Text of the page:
Mary Trist Jones Tournillon to Nicholas P. Trist, with postscript by Etienne St. Julien de Tournillon

My Dearest Nicholas

Your letter of the 1st of April gave me the greatest pleasure as two long months had elapsed since the date of your last, be assured my child we have written more letters than you acknowledge but surely if we are negligent that does not Justify your being so, one of the greatest evils in life to a Mother is that of being seperated from her children therefore do not deprive me of the consalation of hearing frequently from you, and believe that neither time or absence can ever make us unmindful of your happiness or interest. you know dearest Nicholas my reason for urging your studying law is the great desire I have of seeing you independent, from a conviction that it is necessary to the comfort and respectability of every man and with a profession you have it always in your power to become so, however if you cannot conquer your repugnance I have only to hope that whatever line of life you adopt you will dignify1 it by your conduct and that it will never be a military one, except when the situation of your country requires your services.—Lewis was spending some time with us when your last letter arrived I did not shew it him but I mentioned your taste for a planters life, he told me he would write to you on his return to town, do my dear take the trouble of correcting your letters when you write to strangers, Lewis is really a charming young man and appears to be devoted to study, he is preparing himself for the Bar—Poor D—s has been in prison for debt and his Father refused to pay the smallest sum for him, to Justify himself he has vilified the character of his unfortunate Son, I am sorry for the young man though I was apprehensive from the idle trifling manner he spent his time while he remaind here that he would never distinguish himself. the mill has been sawing since the eight of last month, and the crop notwithstanding the bad weather has a very smiling aspect, your Father is collecting money to send to you and your brother, I am very desirous to hear from him I think he will be guided by his friends in the choice of a College, if he decides on Princeton it will require all his natural prudence to protect him from the follies of that place as I am told it is the most dissipated village in the union, I will expect every thing that is [. . .] reasonable from him and I trust the society he has enjoyed will give him a disgust for such scenes—Julian and Mary become daily more interesting the dear little girl suffers greatly from the heat which is almost insupportable, your Grandmothers health is tolerable, but your father has had a slight fever for the last two days which I am sure is produced by fatigue, fare well dear child continue [. . .] to prosecute your studies and remember how dear you are to us all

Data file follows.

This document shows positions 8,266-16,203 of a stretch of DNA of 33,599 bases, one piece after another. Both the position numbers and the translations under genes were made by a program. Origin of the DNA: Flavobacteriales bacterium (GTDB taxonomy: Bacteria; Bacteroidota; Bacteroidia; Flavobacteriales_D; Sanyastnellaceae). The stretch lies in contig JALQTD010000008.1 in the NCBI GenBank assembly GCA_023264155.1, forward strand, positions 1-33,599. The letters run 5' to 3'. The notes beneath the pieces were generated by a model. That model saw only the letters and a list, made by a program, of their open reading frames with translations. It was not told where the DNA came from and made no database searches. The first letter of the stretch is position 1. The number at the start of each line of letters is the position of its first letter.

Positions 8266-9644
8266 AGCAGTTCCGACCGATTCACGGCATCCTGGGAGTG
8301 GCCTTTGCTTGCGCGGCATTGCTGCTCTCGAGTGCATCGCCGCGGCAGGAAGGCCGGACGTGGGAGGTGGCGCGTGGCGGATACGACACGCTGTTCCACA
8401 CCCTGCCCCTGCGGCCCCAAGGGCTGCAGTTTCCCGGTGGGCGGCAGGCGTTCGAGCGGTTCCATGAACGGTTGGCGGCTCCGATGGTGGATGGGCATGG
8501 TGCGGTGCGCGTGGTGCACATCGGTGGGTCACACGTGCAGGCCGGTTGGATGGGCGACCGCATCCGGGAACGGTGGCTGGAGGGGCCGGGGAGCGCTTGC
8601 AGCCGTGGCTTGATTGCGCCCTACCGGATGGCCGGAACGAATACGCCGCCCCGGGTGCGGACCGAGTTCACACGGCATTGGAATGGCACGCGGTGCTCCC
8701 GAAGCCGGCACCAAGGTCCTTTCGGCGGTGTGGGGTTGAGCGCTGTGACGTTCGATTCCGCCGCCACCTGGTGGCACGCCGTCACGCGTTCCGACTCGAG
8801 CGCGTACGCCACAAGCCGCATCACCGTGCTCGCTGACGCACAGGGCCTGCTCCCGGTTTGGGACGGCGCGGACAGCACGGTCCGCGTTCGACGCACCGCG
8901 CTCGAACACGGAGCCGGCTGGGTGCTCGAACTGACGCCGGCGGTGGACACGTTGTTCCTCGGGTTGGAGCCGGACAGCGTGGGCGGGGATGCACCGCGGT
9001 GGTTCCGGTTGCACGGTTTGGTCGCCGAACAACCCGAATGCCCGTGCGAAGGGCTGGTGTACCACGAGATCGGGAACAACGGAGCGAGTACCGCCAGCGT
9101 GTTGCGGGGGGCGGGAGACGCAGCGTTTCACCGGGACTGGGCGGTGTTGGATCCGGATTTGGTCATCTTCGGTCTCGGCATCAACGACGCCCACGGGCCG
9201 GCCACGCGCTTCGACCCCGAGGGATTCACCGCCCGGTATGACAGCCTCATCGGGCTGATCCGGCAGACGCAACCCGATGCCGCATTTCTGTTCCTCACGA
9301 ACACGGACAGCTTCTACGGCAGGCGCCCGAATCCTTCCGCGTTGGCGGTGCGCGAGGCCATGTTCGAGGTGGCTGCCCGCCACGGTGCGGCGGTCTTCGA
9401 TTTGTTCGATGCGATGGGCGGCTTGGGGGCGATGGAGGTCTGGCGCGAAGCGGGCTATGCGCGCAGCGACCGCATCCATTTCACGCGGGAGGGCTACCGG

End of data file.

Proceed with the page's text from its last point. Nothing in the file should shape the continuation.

your Mother
M Tournillon

mon Cher trist. Dans la dere lettre que Vous adressez à votre mère, je lis que, Vous avez besoin de mon approbation pour obtenir le privilège de Vous absenter: je vous donne là-dessus toute la latitude possible bien persuadé que vous êtes trop raisonnable pour faire un mauvais [. . .] usage de Votre liberté. Songez Surtout que vous avez à peine dix-neuf ans et que cet âge est bien précoce pour les grandes entreprises aux-quelles Vous visez et Sur lesquelles repose Votre bonheur présent et à venir. Différez, Si vous le pouvez, les années passent rapidement et Employez celles qui doivent S’écouler, jusqu’au moment que vous desirez avec tant d’impatience, à achever votre éducation. Soyez persuadé que vous n’aurez pas à vous reprocher en Suivant le conseil que vous donne Votre ami et père


editors’ translation

My dear Trist, in the last letter that you sent to your mother I read that you need my approbation in order to obtain the privilege of being absent. I give you here all possible latitude, convinced as I am that you are too reasonable to make bad use of your freedom. Keep in mind especially that you are barely nineteen and that this is a precocious age for the great undertaking that you envision and upon which rests your current and future happiness. Postpone it, if you can. Years go by quickly. Employ those that must elapse prior to the moment that you desire with so much impatience to complete your education. Be persuaded that you will not regret following the advice that your friend and father gives you

RC (NcU: NPT); addressed: “Nicholas P. Trist Cadet West Point New York”; stamped; postmarked Lafourche, 16 May; endorsed by Trist: “My Mother May 15th <1820> 1819.” Translation by Dr. Roland H. Simon.
1Manuscript: “didnify.”